Planning for Disaster Recovery and Protecting Children’s Environmental Health

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A flooded playground.Each September, National Preparedness Month is observed to promote family and community disaster planning throughout the year. Every year, we are reminded just how unpredictable disasters are and how far-reaching their impact can be.

ATSDR recognizes that preparing for the unexpected is important, especially when it comes to protecting children from harmful exposures during disaster recovery.

Our Choose Safe Places for Early Care and Education (CSPECE) Disaster Recovery Supplement helps public health and environmental health professionals learn how to reduce children’s environmental exposures where they learn and play. Identifying potential hazards can help establish ways to reduce risk and help community members, particularly children, feel secure as they recover and return to pre-disaster routines.

CSPECE Disaster Recovery Supplement in Action in Puerto Rico

Cover image for the CSPECE Disaster Recovery Supplement that shows children and adults in a playground.

After the devastating hurricane season of 2017, ATSDR realized that our CSPECE work could be adapted to aid in disaster recovery efforts for childcare facilities and other places where children spend time. Since its release, the CSPECE Disaster Recovery Supplement has helped states and territories improve their recovery efforts and limit the effect disasters have on their communities and children. For example, the Puerto Rico Department of Health (PR DOH) was asked to help with initial assessments of Head Start Programs in the southwestern part of the island after several earthquakes occurred there in December 2019. PR DOH, which had designed a Post Disaster Self-Assessment Form (PDSAF) as part of its Choose Safe Places Disaster Recovery work, used this tool to conduct initial assessments with Head Start staff in the affected area.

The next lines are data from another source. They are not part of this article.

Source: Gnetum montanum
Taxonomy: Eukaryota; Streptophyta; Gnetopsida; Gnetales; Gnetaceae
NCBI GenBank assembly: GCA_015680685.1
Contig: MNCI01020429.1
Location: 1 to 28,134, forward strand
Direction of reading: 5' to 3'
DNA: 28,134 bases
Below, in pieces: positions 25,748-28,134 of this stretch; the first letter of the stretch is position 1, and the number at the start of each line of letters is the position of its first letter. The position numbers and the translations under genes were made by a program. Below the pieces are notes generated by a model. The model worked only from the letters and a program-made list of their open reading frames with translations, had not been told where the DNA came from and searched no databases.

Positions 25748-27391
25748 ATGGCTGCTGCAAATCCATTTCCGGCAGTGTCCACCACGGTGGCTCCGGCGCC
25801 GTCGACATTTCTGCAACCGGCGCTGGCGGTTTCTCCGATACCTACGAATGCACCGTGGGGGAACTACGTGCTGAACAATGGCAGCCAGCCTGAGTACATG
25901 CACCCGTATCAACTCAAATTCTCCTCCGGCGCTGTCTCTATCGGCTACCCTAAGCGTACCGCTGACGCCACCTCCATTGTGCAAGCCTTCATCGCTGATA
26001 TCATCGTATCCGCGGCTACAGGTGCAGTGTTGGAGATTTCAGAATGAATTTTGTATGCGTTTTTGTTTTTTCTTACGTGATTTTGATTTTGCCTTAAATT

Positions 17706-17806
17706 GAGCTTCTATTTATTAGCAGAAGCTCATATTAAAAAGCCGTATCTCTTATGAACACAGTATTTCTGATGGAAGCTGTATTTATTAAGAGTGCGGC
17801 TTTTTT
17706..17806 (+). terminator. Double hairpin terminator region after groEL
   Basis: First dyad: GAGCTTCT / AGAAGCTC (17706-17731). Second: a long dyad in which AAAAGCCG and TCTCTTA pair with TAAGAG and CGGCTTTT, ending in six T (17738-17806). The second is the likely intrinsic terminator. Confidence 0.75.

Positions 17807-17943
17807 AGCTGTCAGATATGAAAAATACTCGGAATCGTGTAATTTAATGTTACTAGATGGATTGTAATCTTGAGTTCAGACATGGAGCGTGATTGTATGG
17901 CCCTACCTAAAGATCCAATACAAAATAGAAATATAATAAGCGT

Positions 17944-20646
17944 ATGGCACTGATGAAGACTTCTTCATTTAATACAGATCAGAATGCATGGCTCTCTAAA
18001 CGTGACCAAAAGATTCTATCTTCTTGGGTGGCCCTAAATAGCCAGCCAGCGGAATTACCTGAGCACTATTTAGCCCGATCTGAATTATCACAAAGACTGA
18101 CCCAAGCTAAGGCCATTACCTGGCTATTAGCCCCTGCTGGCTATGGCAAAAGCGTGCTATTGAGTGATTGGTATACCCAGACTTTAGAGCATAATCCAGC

In December 2019, the southwestern part of Puerto Rico was struck by an earthquake swarm (i.e., earthquake sequences occurring in a short period of time). The main shock lasted weeks, with 11 main shocks with a magnitude 5 or greater. Prior to this, the Head Start staff had attended one of the PR DOH’s pilot/training sessions on the new PDSAF and wanted to see how the form could be used to help with assessing their programs. The form was created as a guide to identify major health hazards at childcare facilities that may prevent them from reopening after a disaster. This form is not regulatory; however, it did provide resources for childcare facilities in case hazards were discovered. It also provided suggestions on how childcare staff can protect children from environmental hazards during the disaster recovery process.

PR DOH visited several Head Start programs, conducted assessments with the PDSAF tool, and found that many Head Start facilities had cracks in the walls — and some had cracks in the supporting structures. These assessments made it clear that the Head Start facilities should be inspected by professional engineers before children were allowed back inside. Additionally, at the time of these assessments, some earthquakes/aftershocks were still occurring, which required these sites to have daily re-evaluations to determine if they would be able to re-open.

After a disaster like an earthquake, the environment can change drastically. Some of these changes can lead to the migration of harmful substances such as chemicals and cause environmental hazards that were not present in the first place. This can complicate decisions about whether it is safe to reopen an early care and education facility following a disaster.

The Post-Disaster Self- Assessment Form was found to be a helpful tool. It helped Head Start and PR DOH screen for environmental hazards and provided individuals with a guide that helped aid the decision-making process regarding reopening facilities and programs post-disaster.

We understand that the need to return to pre-disaster routines, such as attending school or childcare, is vital for community members’ sense of wellbeing and disaster resiliency. To keep people safe, we must consider all critical aspects of proper recovery guidance and prepare our communities for environmentally safe recovery efforts.

Disasters don’t wait, start planning today!

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Posted on by Blog Administrator

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Page last reviewed: September 1, 2021
Page last updated: September 1, 2021